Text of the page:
Place on greased baking tray.

Bake until lightly browned and crisp .... dunno ... about 25 minutes. Turn if you think it necessary about half-way.

Caution: very hot inside. But, very delicious.

Variation: I would have added some leftover chopped vegetables, if I had had any.

We had these with chicken salad.
Dee

stoobs
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Postby stoobs » 24 Jul 2008, 4:49pm

For a really scrummy pud, just follow the Key Lime Pie recipe on the side of a Carnation condensed milk low-fat (what a laugh) can.

It's great. :D

Manx Cat
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Postby Manx Cat » 24 Jul 2008, 6:24pm

Stoobs, if you like condensed milk low fat or otherwise, try the caramel version..... Oh... its really nice!


IT makes a great lazy bannaoffee pie (spelling?). Or you can simply crave it and scoff directly from the can... Have to share your you would be sick!


Mary

Dee Jay
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Postby Dee Jay » 25 Jul 2008, 10:47am

Manx Cat wrote:Stoobs, if you like condensed milk low fat or otherwise, try the caramel version..... Oh... its really nice!


IT makes a great lazy bannaoffee pie (spelling?). Or you can simply crave it and scoff directly from the can... Have to share your you would be sick!


Mary


Yum!

And no, I am not sharing!!

Manxcat, have you tried dulce de leche? You would love *that*!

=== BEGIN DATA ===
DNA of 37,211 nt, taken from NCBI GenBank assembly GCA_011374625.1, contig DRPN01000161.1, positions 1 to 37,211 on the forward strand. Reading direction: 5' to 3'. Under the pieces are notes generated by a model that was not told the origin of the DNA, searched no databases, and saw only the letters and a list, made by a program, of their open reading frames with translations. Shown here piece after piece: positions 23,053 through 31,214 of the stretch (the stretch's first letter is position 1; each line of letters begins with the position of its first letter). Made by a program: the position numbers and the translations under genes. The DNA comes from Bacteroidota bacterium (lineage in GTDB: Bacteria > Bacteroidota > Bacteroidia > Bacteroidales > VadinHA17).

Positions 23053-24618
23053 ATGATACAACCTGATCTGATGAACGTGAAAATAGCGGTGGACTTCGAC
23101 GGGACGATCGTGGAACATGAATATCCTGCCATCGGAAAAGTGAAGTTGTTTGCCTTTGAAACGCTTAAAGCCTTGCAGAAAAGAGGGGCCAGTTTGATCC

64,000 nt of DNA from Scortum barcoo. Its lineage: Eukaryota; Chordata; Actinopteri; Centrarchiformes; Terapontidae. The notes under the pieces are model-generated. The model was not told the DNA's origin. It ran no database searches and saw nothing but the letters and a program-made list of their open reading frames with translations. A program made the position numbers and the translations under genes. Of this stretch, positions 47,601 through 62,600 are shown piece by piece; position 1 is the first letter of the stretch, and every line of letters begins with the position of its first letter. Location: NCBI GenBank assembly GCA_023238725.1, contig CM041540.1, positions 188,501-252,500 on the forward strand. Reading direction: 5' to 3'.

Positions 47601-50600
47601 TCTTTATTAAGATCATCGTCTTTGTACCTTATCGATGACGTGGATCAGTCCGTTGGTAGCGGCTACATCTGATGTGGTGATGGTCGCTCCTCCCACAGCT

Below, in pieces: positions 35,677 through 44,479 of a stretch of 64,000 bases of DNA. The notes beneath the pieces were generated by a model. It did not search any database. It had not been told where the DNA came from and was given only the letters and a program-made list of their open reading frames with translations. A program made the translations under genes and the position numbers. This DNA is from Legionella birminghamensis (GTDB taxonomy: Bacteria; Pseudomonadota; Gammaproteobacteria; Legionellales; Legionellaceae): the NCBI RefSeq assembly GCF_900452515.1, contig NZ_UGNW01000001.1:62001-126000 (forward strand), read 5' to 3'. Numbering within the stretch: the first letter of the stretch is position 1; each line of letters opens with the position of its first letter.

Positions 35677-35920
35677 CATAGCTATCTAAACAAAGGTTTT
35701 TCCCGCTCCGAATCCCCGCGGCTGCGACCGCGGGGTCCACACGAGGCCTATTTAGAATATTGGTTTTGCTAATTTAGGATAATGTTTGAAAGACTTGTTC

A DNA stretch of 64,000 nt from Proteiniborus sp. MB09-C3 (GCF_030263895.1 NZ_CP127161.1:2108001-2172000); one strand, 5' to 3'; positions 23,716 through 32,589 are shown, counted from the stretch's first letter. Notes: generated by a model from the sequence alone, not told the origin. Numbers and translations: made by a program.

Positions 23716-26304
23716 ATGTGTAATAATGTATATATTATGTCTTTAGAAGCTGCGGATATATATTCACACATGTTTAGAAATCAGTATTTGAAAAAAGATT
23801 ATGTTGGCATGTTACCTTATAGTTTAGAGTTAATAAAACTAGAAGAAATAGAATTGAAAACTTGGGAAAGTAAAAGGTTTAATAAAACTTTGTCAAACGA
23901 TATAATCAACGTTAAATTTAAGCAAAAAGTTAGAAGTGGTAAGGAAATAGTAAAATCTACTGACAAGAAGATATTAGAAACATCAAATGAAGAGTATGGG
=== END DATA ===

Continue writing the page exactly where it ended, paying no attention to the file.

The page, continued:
It also makes very good banoffee pie.
Dee

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cycle cat
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Location: North Cheshire

Chocolate brownies

Postby cycle cat » 7 Feb 2009, 5:25pm

Here's a recipe for Chocolate Brownies.

Makes 24 brownies.
100g plain chocolate
57g Anchor spreadable lighter
2 medium eggs
57g 0% fat Greek Yogurt
50g caster sugar
15g granulated sweetener
75g plain flour
50g chopped walnuts
Icing sugar for dusting

Set the oven to about 190 c, gas 5 or a bit less for a fan oven.
Melt the chocolate in a bowl set over a pan of hot water.
Leave to cool slightly then add the spread and the yogurt.

Beat the eggs sugar and sweetener together, the fold in the chocolate
mixture, the flour and the walnuts.
Spoon the mixture onto a swiss roll tin lined with greaseproof paper.

Bake for about 30 mins until jusst springy to the touch.

Leave to cool in the tin then cut into squares.

You can double up the recipe and freeze the brownies if you haven't eaten them all!
If you're wondering about the yogurt and sweetener, I lost rather a lot of weight with Slimming World and I like to make edible low fat cakes.